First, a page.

An initiative on scaling up a community-led strategy has been launched by AVAHAN, whose funding from the Bill and Melinda Gates Foundation has created the largest HIV-prevention programme for a single country in the world. Avahan provides funding and support to targeted HIV prevention programmes in the six Indian states with the highest HIV prevalence, and along the nation's major trucking routes. Avahan-supported programmes serve the groups that are most vulnerable to HIV infection, including sex workers, their clients and partners, high-risk MSM and IDUs. They have taken a pragmatic approach by developing a framework where the programmes would range from a ‘for the community’ to a ‘by the community’ programme, depending on the preparedness of the community. Some early data from Avahan have shown that the programme outcome is better—for example, there is increased condom use and reductions in STI when the community is engaged.2 15
Regardless of the debate on the design and leadership of the programme, certain types of activity are now widely recognised as within the role of community organisations. For example, sufficiently strong evidence supports the notion that community organisations should be the main provider of services for peer outreach, condom or needle and syringe distribution, the running of HIV testing networks, enrolment of HIV-positive people into appropriate treatment programmes, treatment-adherence counselling and management of impact-mitigation programmes for affected women.2 3 16–19 The genuine involvement of affected communities in planning and implementing HIV programmes is also regarded as one of the best ways to tackle stigma and discrimination.2 3 Other key community roles include organising support groups, that is, ‘self-help groups,’ and contributing to the development of the policy and strategy agenda. Additionally, conversely, the role of referring people to other services (eg, oral substitution treatment, STI diagnosis, antiretroviral treatment, TB, prevention of mother to child transmission, etc) is those that are generally not provided by community organisations could be crucial in successful community engagement.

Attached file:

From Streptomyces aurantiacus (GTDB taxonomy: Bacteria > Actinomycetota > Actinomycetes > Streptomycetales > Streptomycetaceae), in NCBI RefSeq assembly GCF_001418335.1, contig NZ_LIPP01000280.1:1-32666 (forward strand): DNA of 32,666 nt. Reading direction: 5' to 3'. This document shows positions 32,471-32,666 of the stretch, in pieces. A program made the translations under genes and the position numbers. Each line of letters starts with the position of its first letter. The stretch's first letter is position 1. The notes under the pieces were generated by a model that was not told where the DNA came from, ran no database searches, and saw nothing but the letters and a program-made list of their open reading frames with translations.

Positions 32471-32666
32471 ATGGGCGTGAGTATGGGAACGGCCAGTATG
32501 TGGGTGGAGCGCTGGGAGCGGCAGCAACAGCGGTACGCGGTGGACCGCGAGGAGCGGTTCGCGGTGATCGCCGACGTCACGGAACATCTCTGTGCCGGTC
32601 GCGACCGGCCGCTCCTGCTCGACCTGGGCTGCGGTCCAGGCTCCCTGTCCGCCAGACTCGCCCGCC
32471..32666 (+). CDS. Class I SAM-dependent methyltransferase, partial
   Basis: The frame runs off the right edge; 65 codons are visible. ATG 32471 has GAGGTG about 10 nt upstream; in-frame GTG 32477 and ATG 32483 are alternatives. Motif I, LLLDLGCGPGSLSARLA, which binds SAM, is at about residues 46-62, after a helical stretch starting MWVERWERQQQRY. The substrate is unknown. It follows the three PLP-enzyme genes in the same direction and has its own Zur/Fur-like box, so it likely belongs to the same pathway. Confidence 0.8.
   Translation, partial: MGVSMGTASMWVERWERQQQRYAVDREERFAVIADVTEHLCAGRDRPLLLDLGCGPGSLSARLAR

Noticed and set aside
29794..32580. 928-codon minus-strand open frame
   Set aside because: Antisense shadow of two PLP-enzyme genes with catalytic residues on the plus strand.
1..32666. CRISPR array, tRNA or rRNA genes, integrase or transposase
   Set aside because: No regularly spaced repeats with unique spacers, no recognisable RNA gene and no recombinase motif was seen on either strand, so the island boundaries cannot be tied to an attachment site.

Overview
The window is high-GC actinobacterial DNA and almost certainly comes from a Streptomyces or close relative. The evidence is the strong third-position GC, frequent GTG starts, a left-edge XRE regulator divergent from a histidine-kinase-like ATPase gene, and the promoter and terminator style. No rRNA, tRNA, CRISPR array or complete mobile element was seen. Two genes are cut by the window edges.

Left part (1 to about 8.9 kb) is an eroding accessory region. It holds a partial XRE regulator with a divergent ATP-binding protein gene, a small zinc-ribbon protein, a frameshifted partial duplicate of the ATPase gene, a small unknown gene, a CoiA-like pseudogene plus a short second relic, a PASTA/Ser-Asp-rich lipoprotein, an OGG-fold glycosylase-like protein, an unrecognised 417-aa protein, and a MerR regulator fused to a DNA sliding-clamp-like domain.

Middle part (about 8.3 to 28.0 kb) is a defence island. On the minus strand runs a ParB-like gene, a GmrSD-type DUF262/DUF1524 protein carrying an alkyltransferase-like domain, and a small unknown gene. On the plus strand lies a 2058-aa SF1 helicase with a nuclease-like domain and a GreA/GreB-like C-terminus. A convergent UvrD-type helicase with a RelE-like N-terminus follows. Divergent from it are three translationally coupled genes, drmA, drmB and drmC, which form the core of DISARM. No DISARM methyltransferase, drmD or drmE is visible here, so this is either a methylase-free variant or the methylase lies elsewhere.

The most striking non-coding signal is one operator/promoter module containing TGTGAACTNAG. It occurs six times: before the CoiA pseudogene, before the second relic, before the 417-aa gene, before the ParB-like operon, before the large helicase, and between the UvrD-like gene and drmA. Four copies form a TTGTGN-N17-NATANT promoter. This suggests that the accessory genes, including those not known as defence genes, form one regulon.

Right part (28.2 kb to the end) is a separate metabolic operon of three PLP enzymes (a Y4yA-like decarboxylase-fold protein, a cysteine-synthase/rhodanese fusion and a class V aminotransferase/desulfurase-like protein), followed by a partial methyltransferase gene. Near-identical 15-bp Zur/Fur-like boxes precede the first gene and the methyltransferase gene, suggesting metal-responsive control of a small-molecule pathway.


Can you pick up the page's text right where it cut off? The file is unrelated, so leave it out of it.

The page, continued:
In spite of their important role, donors and governments do not currently earmark funding for core capacity development of community organisations very often. As a result, participation of communities in HIV responses is held back by a lack of capacity. Recognition of these organisations by INGOs and NGOs and/or UN organisations which simply do not have the necessary time-bound approach to transition the services to community organisations continue to deliver through their own organisations. This may be linked to a lack of evidence. Indeed, data-collection system and data gaps are enormous on the roles and effectiveness of the community organisations.2 3 Disaggregated data are not available on levels of funding for core capacity building of community organisations for HIV projects in Asia. Reasons for this data gap may lie in the fact that monitoring for most community-level HIV projects is built into national scale programmes that often rely on costly behavioural surveillance systems. Valuable information is missed possibly because simple, inexpensive and user-friendly monitoring tools are not available. There is clearly a need for such tools to guide front-line workers in decisions on mid-course programme correction—and to complete the evidence basis for community-led services.
Without doubt, a thorough systematic analysis of the nature, intensity, duration and outcome of community-engagement programmes is essential. Since most of the evidence behind community engagement in Asia is associated with programmes among sex workers, further research can be conducted among MSM and IDU communities. The Avahan project is a promising step towards a more complete picture and will hopefully succeed in providing such invaluable data from its own study.
Competing interests None.
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The opinion expressed is of the individual author and does not necessarily reflect the viewpoint of the organisation.